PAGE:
Means of communication soon became the least of our concerns.
It was more about how and what he communicated. Two of our teammates were insulted by his deeply ingrained misogynistic attitude, so much so that they often spent valuable time during debriefs and professionals’ calls carping on how repulsed they were by his “rude remarks.” (Having heard his comments during our full team meetings, I was fairly well convinced that he thought he was being cute and flirty. However, these two professionals took his comments personally.)
On top of that, we had assumed this matter would be fairly straightforward; their children were grown and married with kids of their own. But when it came time to divvy up the couple’s assets, Earl was outraged when we suggested he share them equally with Dolly. He not only intended to stay in the marital home, but also planned to retain the rest of the “family homestead,” six additional mobile home sites, four of which were occupied by their kids and two of which were rented.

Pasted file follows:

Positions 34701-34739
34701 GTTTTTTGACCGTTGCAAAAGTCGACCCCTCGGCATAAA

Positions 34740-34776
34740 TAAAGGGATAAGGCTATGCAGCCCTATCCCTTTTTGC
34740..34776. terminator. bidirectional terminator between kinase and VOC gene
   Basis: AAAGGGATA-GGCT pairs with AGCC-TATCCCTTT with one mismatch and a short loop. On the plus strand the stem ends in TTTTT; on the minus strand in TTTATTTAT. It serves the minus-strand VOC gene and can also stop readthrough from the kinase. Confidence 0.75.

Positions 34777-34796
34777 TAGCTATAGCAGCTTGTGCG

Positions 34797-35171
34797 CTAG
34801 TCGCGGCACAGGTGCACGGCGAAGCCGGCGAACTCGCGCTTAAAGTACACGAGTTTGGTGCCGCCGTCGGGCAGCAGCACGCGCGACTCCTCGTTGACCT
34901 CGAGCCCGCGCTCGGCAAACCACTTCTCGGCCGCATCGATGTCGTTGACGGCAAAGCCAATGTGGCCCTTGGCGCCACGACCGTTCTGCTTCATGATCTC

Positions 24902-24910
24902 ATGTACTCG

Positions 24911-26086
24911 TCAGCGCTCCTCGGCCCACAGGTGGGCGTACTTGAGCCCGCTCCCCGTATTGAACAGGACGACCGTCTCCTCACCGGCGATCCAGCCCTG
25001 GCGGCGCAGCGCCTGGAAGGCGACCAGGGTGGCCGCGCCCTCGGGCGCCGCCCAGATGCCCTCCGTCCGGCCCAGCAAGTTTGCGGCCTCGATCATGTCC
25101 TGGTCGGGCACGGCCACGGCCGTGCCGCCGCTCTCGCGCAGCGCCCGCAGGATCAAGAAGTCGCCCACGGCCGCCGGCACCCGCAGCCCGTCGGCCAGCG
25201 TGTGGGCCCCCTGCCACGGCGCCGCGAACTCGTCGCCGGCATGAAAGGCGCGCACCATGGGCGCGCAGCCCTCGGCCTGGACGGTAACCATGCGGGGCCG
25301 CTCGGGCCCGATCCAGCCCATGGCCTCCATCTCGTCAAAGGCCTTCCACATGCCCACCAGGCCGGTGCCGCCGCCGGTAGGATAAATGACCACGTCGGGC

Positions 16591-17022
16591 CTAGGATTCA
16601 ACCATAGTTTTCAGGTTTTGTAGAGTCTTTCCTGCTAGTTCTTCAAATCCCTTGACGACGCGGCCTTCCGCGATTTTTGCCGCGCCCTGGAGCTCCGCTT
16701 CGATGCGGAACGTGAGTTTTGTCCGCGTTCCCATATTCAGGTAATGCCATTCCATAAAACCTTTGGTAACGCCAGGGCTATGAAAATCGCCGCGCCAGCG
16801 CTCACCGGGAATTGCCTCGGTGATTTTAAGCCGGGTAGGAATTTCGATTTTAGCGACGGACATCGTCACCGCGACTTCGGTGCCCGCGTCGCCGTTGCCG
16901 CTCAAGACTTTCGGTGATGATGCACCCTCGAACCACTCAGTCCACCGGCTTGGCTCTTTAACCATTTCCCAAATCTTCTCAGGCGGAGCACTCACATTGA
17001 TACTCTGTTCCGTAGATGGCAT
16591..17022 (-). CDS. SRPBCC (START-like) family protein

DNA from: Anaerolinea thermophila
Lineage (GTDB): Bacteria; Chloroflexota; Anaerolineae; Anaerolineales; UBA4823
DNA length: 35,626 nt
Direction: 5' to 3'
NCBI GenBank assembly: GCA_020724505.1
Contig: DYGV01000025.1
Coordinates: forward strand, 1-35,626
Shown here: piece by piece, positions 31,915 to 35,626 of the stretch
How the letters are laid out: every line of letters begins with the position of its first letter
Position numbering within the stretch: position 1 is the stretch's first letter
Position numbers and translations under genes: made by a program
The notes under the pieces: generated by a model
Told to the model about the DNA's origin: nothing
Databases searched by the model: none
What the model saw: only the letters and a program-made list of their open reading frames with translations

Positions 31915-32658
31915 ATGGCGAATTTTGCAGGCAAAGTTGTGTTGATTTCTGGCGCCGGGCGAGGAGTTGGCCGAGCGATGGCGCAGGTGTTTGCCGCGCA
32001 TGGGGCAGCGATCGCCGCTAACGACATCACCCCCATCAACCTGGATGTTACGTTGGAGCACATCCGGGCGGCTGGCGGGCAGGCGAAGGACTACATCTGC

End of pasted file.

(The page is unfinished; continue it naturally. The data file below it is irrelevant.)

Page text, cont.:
Then it turned out he had no intention of paying Dolly support, either.
Dolly knew him far better than we; she quickly relinquished her alimony claim.
Still, we were left negotiating the “assets” of what was essentially a poverty-stricken couple. Our every suggestion was met with hostility.
The team did not understand his “unreasonableness.“ In fact, on June 12, our facilitator opined:
He’s playing games, not honoring his prior commitments. He’s already texted me twice today, demanding this and that. He’s abused our time and resources. How can we put a stop to it and get him to sign the paperwork?
And will it then be something else? I really want to limit any additional time we spend on this. We need to tell him that, if he exceeds that, he will be held responsible for all of our professional fees!
This, despite that we’d only had three full team meetings and that the clients had spent significant time exploring financial and real estate options like how to qualify for mortgages and where to find buyers. Then later, she complained: